But just as archeological discoveries from time to time make us revise our views of ancient civilizations, so does my closet discovery force me to change my personal mythology. I’ve long said that the first single I remember buying was the 5th Dimension’s “Aquarius/Let The Sun Shine In” in 1969. That still remains the first serious single of music I bought. But the box of records from the closet holds clear evidence, seven-inch vinyl testimony that reminds me that I bought with my own hands and my own cash at least one earlier record.

In the late 1950s and into the 1960s, Dickie Goodman made at least a little money and had a few hits with what Wikipedia says were called “break-in” records:

In 1956, says Wikipedia, “His first song, ‘The Flying Saucer,’ was co-written with partner Bill Buchanan, and featured a description of a news-covered invasion of earth from a Martian space ship. While Goodman asked questions of pedestrians, scientists, and even the Martian himself, their responses were ‘snipped’ from lyrics of popular songs of the day, including tracks from Fats Domino, Elvis Presley and Little Richard.”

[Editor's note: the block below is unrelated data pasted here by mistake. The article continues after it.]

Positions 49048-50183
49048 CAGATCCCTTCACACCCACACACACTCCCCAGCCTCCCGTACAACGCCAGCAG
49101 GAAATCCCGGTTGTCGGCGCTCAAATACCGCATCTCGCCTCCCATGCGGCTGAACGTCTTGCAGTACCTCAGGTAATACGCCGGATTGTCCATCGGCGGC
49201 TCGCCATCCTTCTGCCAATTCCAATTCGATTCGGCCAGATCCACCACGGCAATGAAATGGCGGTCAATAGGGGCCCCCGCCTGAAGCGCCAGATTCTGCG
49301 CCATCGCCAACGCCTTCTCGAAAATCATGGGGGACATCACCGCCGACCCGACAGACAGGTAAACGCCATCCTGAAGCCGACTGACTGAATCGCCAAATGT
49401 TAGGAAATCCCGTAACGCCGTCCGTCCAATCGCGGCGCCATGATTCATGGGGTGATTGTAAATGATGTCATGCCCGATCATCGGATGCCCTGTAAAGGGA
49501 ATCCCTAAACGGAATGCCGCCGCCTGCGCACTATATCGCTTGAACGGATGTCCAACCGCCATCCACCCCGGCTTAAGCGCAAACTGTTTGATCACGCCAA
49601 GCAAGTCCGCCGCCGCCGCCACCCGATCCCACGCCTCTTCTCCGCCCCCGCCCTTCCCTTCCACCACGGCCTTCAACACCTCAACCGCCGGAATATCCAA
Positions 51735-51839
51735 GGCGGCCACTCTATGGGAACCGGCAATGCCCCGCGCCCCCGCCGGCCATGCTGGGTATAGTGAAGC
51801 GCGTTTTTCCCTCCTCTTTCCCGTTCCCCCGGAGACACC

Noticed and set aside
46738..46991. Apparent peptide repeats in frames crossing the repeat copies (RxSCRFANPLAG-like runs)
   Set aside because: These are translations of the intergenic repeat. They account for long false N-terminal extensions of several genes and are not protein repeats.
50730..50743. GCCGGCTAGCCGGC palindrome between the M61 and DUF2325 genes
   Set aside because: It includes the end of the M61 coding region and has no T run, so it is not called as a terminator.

Through the Sixties and into the Seventies, the spoof records went on, taking on horror movies, the U.S. Senate, President John F. Kennedy (the spoof by Joel Langran I mentioned above), the Berlin Wall, the television show Bonanza, James Bond, ecology, Watergate, the 1970s energy crisis, the movie Jaws and more.

Along the way, Buchanan left, new sidekick Mickey Shorr came and went, and Goodman went on. And in 1966, he took on one of the biggest pop culture crazes of the time, the television show Batman, a half-hour of satire and mild adventure that ran two evenings a week. Among the recording artists whose records were sampled this time were the Rolling Stones, the Beatles, the Righteous Brothers, Petula Clark, Lou Christie, SSgt. Barry Sadler and – I think – Mrs. Miller.*

And having heard it, most likely on WJON, I took advantage of a trip to Crossroads mall, where I went to Musicland and laid down my coins for Goodman’s latest creation, “Batman & His Grandmother,” the first record I ever bought.

*After I originally posted this, friend and reader Yah Shure informed me that the vocal gymnastics I thought were from Mrs. Miller were actually pulled from the Peels’ exercise in comedy and pastiche, “Juanita Banana,” which went to No. 59 in 1966. Note added July 27, 2011.